Tea with George









I have been  picked as next month’s “Tea with George” author. Tea With George is a new online project from Desperanto and Kanev Books interested in showcasing the amazing talent of writers of poetry and short stories.


Ten Things I’ve Learned over 12 Years of Sending Out Stories By Josh Rolnick


1. Mark Farrington, my first writing teacher at the Johns Hopkins MA Program in Writing in the fall of 1998, suggested we should start sending our stories out “when they are as good as we can make them.” That may seem obvious, but I’ve found it to be a great rule of thumb. Perhaps you’ve had several rounds of feedback, you’ve revised, and while you still see problems, you don’t know how to fix them. When you’ve taken a story as far as you can on your own, send it out.

2. Send stories out broadly – ten to twenty journals at a time. This is particularly important if, over time, you hope to receive useful feedback. Since sending my first story out in January, 1999, I’ve sent to 225 journals, contests, or competitive retreats; I’ve received 219 rejections and had six stories published. But I’ve received some kind of encouragement – from formal letters to “send more” checked on a postcard – from 71 publications, about one-third of all my submissions.

3. Aim high. Make a list of the top tier journals you’d love to have your story published in, then start at the top and move down. I submitted my very first story in 1999 to 12 places, including the Atlantic Monthly, the New Yorker, Zoetrope, and Virginia Quarterly Review. While the odds are very low, any feedback you receive can keep you going.

4. Another of Farrington’s suggestions I’ve tried to follow religiously over the years: Send only to journals that pay – however little. Sure, writers should be paid for their work, but this is not just a question of principle. Payment (cash – not contributor’s copies) signifies an added seriousness, a heightened commitment to the piece being published. Using pay as a guide crisply sorts journals into two categories: those that do; those that don’t. While there are certainly serious, respectable journals that don’t or can’t pay, by and large payment is an efficient surrogate for quality.*

5. Send smartly. Read a journal’s submissions guidelines. Pay attention to page limits and manuscript needs. Don’t send to AGNI in July. Don’t send Fence a hard copy manuscript (they only take electronic). Most writers I know don’t read all the journals they send to in advance. But at the very least familiarize yourself with a journal’s unique pulse before sending, or take your lumps. Perhaps the most embarrassing (and humbling) rejection I received came from the Chariton Review, then published through the English Department at Brigham Young University: “Sorry – but we can’t consider anything with an f word in it. You surely must know that BYU is church-sponsored.”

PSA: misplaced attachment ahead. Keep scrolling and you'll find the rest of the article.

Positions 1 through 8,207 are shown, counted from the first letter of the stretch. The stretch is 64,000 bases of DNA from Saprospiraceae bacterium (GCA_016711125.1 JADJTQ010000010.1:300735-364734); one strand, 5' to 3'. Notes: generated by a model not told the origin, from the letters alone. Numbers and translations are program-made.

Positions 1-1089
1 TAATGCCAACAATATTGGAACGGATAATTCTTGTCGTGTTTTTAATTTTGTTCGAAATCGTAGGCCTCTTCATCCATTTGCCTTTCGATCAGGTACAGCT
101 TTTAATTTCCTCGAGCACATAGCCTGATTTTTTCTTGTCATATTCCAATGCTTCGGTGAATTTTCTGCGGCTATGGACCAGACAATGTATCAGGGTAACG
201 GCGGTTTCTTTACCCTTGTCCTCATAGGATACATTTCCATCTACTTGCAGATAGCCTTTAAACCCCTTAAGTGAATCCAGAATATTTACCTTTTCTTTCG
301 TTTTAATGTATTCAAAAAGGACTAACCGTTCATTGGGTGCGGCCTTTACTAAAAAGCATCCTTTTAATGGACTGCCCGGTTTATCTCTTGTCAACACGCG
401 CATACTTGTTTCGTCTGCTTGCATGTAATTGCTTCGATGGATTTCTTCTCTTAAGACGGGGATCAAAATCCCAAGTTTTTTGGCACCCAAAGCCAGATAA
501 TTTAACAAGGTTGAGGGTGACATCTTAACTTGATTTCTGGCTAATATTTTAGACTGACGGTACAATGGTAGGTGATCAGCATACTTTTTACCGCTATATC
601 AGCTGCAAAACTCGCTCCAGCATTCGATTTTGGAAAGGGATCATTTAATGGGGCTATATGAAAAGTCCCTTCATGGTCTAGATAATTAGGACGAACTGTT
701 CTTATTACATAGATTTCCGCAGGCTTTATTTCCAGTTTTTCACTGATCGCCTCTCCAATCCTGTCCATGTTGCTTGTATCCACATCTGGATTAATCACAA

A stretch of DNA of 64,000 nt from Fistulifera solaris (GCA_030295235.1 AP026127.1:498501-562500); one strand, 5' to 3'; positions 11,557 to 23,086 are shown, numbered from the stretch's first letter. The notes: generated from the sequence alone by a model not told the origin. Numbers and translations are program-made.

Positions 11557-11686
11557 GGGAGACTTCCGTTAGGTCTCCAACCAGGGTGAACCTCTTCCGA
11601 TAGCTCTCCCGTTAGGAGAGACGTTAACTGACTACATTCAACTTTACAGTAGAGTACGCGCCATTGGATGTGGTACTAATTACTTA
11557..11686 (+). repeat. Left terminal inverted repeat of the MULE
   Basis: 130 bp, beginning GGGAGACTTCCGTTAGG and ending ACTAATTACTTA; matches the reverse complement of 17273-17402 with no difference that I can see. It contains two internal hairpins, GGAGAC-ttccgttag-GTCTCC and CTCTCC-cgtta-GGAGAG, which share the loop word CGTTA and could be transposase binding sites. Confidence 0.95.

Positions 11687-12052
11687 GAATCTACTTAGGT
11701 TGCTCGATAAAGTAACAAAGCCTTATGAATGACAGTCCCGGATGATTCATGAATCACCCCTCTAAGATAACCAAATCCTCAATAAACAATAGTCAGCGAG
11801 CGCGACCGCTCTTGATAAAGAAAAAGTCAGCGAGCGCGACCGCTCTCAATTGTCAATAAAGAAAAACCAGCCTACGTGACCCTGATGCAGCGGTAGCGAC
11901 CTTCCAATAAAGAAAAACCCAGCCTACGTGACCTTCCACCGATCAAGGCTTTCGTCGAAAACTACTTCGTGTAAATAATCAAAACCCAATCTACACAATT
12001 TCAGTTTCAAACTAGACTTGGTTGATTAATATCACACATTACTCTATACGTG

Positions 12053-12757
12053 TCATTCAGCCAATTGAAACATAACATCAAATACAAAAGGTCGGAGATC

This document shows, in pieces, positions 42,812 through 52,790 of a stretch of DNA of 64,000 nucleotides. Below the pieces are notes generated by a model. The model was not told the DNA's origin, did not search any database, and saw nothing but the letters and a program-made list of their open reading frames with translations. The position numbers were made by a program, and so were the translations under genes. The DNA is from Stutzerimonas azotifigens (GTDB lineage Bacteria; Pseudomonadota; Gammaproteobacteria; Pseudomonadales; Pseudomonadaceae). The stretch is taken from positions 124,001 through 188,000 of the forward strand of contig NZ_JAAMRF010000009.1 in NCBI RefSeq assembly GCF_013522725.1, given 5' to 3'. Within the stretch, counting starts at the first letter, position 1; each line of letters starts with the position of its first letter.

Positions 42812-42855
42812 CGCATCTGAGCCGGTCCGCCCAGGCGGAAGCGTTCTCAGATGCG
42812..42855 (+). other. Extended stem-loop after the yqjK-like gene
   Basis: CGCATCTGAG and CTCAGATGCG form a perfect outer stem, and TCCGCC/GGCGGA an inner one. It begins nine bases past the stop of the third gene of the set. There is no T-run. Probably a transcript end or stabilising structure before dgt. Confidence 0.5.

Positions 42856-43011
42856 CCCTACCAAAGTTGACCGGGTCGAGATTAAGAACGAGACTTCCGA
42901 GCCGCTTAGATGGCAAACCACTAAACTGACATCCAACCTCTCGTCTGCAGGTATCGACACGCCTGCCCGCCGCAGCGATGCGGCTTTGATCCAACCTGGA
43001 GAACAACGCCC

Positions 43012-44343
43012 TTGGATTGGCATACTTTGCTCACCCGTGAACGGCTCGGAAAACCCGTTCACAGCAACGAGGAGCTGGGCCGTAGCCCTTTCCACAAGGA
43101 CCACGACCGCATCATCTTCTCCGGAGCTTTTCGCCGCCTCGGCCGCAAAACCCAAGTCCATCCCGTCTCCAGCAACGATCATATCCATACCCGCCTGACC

6. Find out which journals respond personally to your work, and keep sending them stories. Even if they never take one, you’re likely to get a steady stream of feedback. Keep a file, tabbed by journal, of all the responses you receive – whether a letter from an editor or a form “send again” card; good, bad, or otherwise – so you can track them over time.

7. When you get a positive response, always reference it when sending your next story. Do this even if all you’ve received is a scribbled, unsigned “nice work” or an auspicious check mark. Sometimes, someone will initial their comments. Take the time to look them up online, and address your next story to them. I’ve started many letters: “Thank you for your encouraging note about my last story…” This immediately establishes your relationship with the journal, and can help lift your story off the slush pile.